Mecklenbecker Strasse 347, Muenster, North Rhine-Westphalia, 48163, Germany
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Munster - History III
Commune of Munster (Kommune von Munster) left an appreciable trace in its history. The commune was established in the city by the authority of Anabaptists. They proclaimed, that a person should be christened again already at conscious age.
In 1534 Anabaptists got the majority in the city council and expelled from the city everyone who did not share their religious beliefs. The authority was concentrated in hands of "the main prophet" of Anabaptists - John Matiss. After his dearth there was John Leiden in the head of the commune who proclaimed himself as the tsar of "New Zion" (Anabaptists named Munster by such a name) and the future lord of the world.
The city was proclaimed the uniform commune of "true Christians". The city had to play a role of a stronghold of the future world "thousand-year Christian empire". Medieval communards socialized property, abolished money, forbade trade, ordered labor duty and polygamy. The commune of Munster held on till summer of 1535 when the city was grasped by armies of bishop, and its leaders were executed.
Grave Chapel of Sister M. Euthymia
The field with the graves of the Clemensschwestern (Sisters of St Clement) in Zentralfriedhof has long rows with little tombstones that are all alike. All except one. One of the nuns got a special grave in a modern glass chapel which is visited frequently by faithful catholics who leave candles and flowers and “Thank You” gifts. One of them, Sister M. Euthymia, was beatified under Pope John Paul II, so her grave became a pilgrimage destination.
Life of Sister M. Euthymia
Emma Offing was born in Halverde (Steinfurt district) in 1914. In 1934 she joined the order of the Clemensschwestern in Münster and received the name Euthymia. There she became a trained nurse. During the war she took care of prisoners of war and forced labourers. These called her “Angel of Love”.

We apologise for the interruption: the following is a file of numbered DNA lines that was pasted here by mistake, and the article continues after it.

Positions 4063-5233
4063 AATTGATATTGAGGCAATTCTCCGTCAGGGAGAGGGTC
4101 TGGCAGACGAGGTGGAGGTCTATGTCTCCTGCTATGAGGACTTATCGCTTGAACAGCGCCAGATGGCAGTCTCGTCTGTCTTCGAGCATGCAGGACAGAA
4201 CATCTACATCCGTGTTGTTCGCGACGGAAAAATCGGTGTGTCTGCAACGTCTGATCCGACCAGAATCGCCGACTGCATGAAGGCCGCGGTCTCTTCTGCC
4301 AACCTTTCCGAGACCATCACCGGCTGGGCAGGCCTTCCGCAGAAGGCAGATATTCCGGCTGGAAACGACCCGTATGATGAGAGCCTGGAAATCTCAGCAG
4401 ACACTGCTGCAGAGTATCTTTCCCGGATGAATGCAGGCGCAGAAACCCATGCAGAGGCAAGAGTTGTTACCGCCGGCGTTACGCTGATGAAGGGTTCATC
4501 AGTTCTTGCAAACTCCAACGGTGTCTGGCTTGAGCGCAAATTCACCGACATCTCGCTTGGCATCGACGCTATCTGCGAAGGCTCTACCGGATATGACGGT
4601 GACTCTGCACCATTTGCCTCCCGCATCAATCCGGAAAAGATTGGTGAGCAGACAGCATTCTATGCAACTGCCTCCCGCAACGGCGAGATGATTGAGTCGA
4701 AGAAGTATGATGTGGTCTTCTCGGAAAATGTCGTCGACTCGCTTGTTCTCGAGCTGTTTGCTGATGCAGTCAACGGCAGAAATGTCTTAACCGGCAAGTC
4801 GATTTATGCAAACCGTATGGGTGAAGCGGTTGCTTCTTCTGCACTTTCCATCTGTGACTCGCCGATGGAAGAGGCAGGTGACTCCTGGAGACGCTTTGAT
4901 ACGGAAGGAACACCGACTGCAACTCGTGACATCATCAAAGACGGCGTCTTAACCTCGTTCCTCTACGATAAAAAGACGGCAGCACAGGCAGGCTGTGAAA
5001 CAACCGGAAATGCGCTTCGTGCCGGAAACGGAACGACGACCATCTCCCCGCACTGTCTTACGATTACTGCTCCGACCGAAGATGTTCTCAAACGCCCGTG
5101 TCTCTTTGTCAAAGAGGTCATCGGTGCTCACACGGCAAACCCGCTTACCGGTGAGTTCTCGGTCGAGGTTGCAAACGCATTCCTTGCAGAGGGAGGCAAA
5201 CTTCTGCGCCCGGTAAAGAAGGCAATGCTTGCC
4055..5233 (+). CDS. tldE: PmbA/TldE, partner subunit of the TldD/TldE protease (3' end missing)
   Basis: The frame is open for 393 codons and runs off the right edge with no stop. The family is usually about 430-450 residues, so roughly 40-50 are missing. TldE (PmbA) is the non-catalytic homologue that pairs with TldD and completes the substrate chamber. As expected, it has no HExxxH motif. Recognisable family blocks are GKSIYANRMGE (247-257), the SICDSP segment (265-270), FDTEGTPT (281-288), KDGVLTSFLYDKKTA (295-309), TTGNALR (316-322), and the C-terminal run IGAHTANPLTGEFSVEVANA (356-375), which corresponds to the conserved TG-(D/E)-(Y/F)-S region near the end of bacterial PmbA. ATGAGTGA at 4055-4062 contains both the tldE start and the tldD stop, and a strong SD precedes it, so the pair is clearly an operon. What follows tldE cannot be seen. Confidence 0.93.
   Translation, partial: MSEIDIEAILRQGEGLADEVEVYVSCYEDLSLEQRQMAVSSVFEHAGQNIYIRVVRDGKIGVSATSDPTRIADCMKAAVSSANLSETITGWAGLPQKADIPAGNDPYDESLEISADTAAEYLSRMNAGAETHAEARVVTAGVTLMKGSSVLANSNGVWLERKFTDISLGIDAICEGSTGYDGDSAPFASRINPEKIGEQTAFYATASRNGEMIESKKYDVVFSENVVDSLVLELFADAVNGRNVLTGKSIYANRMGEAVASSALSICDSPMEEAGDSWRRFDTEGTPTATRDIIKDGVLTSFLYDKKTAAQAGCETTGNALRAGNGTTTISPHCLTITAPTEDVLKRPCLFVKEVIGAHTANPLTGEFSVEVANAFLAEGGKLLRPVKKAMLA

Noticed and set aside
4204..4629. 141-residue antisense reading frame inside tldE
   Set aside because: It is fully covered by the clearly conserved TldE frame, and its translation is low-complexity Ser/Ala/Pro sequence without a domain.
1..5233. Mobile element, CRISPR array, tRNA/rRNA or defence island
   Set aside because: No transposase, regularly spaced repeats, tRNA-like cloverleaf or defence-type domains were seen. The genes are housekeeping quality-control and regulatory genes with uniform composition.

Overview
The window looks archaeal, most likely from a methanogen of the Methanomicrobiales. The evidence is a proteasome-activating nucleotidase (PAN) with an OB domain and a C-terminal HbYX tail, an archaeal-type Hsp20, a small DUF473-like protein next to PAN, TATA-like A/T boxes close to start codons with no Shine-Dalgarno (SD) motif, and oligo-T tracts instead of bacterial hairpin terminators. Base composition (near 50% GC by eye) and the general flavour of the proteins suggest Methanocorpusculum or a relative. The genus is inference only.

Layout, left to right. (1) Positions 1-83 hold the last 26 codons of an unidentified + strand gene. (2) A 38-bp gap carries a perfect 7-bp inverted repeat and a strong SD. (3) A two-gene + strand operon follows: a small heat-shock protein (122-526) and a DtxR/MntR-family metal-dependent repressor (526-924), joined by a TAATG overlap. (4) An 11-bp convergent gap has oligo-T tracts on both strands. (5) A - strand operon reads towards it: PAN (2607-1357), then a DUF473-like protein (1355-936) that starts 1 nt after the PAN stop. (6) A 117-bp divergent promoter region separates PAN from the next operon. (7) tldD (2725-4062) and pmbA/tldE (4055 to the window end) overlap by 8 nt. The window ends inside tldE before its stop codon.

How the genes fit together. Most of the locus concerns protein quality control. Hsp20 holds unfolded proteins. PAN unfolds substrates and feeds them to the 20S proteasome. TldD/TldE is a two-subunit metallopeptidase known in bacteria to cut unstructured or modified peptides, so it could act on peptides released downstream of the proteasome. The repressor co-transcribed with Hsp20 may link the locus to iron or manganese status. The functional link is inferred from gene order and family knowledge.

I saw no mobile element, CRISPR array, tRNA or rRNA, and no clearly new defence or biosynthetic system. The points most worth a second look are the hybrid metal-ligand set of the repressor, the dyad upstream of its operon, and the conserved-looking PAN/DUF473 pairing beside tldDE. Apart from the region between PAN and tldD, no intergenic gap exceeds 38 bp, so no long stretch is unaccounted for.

In 1948 she returned to Münster and took the direction of the laundry of convent and hospital. Despite a lot of work she remained the friendly sister who had a smile and a good word for everyone and helped everyone who asked her to. She spent a lot of time in prayer.
In 1955 she died of cancer. Since her death people have been praying for her intercession with the Lord.
Sister M. Euthymia was beatified in Rome on October 7, 2001.
(Translated by yours truly from the board outside the chapel)
Trains to Münster
1. Münster main station, with bicycles
2. Main station with one of the entrances to the bicycle station
3. Upstairs in the Regional Express train from Münster to Mönchengladbach
I went to Münster on a direct ICE train (InterCityExpress) from Frankfurt am Main, with stops at Frankfurt Airport, Mainz, Koblenz, Bonn, Cologne, Wuppertal, Hagen, and Dortmund.
This is the scenic route up the Rhine River Valley and takes over four hours, but there are also faster connections via the new high-speed route if you don't mind changing trains once or twice.
I left Münster on a Regional Express train headed for Mönchengladbach (third photo).
Dom: Treasure Chamber
The treasury of the cathedral has moved into a modern museum building behind the cloister in 1981. The exhibition is divided into three parts: Relics and reliquaries, the veneration of saints in Münster’s cathedral on the ground floor, the liturgy and liturgical vestments are displayed in the basements, the art history and architecture of the cathedral are presented on the first floor.
Opening hours: Tuesday to Sunday 11:00 – 16:00
The Town hall is in central street - Prinzipalmarkt. It has the highest gothic facade. The burgomaster and the city council of Muenster sit there.
However, the ancient oak boardroom is opened for all and works as a museum. Westfallen peace treaty was signed in this hall in 1648 after Thirty-year war.
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Latest: Oct 21, 2012